Now paywalls are rising from New York and Frankfurt to Wapping and Canary Wharf. Pride in journalism, the belief that it has a market value as well as a crucial role to play in holding the evil, corrupt and powerful to account, is gradually returning. The next way forward promises to be down Cricinfo Avenue, directly to the one-stop shop.

ESPN has been venturing down that road for some time, hence its purchase of Cricinfo, but there is no print equivalent. The New York Times now has its Global/Africa/Americas/Asia/ European/Middle East web editions; the Guardian is heading in the same direction, setting up one network arm in Africa, another in Australia. "It's like the Australian version of Playboy," scoffed Campbell Reid, editorial director of News Unlimited Network. "Who needs the Australian version of the Guardian when I can log on to British version of the Guardian, which is the mother ship?" Such derision may be short-lived. The point is that Guardian Australia proffers not just a leftish slant on Australia but the latest step on the road to global Guardianisation, the chief obstacle to which is funding.

Now imagine the Murdochs throwing their unscarce resources behind the Times (one assumes it would travel rather better than the Page 3-led smuttiness of the Sun) and converting it into a global brand, complete with countless front-page options and a local heart (the Trinidad and Tobago Times?), stronger than its Big Apple namesake in key areas such as European politics, BBC intrigue and, of course, f***ball.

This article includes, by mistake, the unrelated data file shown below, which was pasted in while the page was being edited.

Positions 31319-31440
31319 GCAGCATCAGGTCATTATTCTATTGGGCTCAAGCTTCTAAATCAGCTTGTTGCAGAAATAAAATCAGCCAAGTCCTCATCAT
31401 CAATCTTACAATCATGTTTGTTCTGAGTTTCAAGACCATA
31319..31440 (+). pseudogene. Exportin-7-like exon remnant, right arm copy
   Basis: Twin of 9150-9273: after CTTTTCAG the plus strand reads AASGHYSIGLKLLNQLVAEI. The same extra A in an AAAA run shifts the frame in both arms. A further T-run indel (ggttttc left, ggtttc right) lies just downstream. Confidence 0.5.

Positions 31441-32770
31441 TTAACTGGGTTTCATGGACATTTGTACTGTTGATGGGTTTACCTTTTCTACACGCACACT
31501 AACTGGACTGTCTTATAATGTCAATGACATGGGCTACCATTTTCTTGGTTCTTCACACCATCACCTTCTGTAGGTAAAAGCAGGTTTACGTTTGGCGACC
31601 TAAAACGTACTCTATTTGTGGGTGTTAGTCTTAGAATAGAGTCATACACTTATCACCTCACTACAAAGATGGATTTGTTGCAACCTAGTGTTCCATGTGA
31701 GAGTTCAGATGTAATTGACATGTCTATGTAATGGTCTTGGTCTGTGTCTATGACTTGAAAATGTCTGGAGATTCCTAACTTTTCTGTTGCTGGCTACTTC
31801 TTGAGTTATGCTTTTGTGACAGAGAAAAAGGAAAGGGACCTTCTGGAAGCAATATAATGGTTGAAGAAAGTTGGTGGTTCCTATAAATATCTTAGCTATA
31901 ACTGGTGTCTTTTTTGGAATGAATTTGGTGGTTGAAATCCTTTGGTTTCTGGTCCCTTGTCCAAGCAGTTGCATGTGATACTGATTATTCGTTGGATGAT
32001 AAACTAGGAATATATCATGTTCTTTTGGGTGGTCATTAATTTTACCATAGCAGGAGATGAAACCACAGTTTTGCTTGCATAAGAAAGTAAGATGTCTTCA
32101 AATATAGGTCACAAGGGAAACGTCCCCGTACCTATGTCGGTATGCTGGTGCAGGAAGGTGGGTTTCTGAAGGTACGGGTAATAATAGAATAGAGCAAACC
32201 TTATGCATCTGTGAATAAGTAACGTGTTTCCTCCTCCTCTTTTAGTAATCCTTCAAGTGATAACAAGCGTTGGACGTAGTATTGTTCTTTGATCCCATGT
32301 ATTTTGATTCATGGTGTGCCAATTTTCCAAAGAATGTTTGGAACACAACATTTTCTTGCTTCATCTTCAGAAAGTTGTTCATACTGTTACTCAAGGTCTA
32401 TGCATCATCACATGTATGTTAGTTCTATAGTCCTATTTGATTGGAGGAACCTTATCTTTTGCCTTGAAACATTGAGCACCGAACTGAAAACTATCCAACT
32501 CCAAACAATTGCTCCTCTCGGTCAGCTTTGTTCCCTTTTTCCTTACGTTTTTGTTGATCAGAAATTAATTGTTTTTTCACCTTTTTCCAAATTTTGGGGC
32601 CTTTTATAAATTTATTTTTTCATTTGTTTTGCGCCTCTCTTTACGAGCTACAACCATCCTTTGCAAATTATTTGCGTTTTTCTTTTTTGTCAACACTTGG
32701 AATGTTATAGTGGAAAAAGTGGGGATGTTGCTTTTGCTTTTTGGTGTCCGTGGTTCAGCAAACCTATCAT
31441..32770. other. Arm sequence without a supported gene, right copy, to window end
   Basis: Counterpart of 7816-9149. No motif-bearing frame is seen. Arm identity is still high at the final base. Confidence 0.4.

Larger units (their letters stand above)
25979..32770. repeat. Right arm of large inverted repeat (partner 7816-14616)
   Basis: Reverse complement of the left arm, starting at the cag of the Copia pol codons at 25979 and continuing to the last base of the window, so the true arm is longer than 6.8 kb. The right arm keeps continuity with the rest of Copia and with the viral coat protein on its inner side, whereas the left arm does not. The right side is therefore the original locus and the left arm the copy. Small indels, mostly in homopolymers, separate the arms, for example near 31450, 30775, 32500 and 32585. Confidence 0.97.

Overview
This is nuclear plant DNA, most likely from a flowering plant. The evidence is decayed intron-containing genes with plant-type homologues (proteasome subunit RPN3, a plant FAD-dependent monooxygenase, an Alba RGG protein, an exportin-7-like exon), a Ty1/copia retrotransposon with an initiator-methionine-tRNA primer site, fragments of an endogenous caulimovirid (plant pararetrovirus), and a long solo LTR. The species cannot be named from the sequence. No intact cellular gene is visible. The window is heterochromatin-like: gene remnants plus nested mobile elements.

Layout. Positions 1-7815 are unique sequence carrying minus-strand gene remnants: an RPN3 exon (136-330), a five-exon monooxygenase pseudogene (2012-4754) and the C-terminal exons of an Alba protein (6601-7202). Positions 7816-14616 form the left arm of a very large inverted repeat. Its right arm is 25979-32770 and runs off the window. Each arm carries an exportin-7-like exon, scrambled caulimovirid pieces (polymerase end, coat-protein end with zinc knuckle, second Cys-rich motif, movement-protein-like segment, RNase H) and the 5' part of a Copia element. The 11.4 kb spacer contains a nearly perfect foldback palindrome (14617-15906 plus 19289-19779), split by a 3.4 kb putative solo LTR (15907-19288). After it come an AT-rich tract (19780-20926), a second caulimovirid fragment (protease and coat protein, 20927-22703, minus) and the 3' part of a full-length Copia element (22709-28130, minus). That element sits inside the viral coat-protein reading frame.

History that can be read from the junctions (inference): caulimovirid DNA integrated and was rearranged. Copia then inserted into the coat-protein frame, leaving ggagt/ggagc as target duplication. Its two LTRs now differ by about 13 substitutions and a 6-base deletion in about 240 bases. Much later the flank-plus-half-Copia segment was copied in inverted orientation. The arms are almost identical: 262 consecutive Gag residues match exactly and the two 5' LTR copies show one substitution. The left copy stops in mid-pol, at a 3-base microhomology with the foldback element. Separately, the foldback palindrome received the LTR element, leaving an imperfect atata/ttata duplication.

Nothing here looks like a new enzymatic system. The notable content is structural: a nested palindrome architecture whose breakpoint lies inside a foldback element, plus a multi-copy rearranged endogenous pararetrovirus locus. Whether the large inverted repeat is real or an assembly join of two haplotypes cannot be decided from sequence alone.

The upside is that knowledge and understanding will spread and sharpen; hell, the utopian vision of a true global village, devoid of national and regional blinkers, might not be so wild after all. On the downside, an awful lot of rivals will go to the wall and many alternative viewpoints expire with them. Fortunately, the (as yet) unfettered democracy of the web, for all that it can arouse the very worst in human nature, will continue to supply plenty of those.

So no, Cricinfosation would not be an unmitigated boon, but it could at least secure the future of the newspaper, a product of such wondrous versatility and convenience, it's a wonder it wasn't invented yesterday. The ICC's loss may be journalism's saviour.

Rob Steen is a sportswriter and senior lecturer in sports journalism at the University of Brighton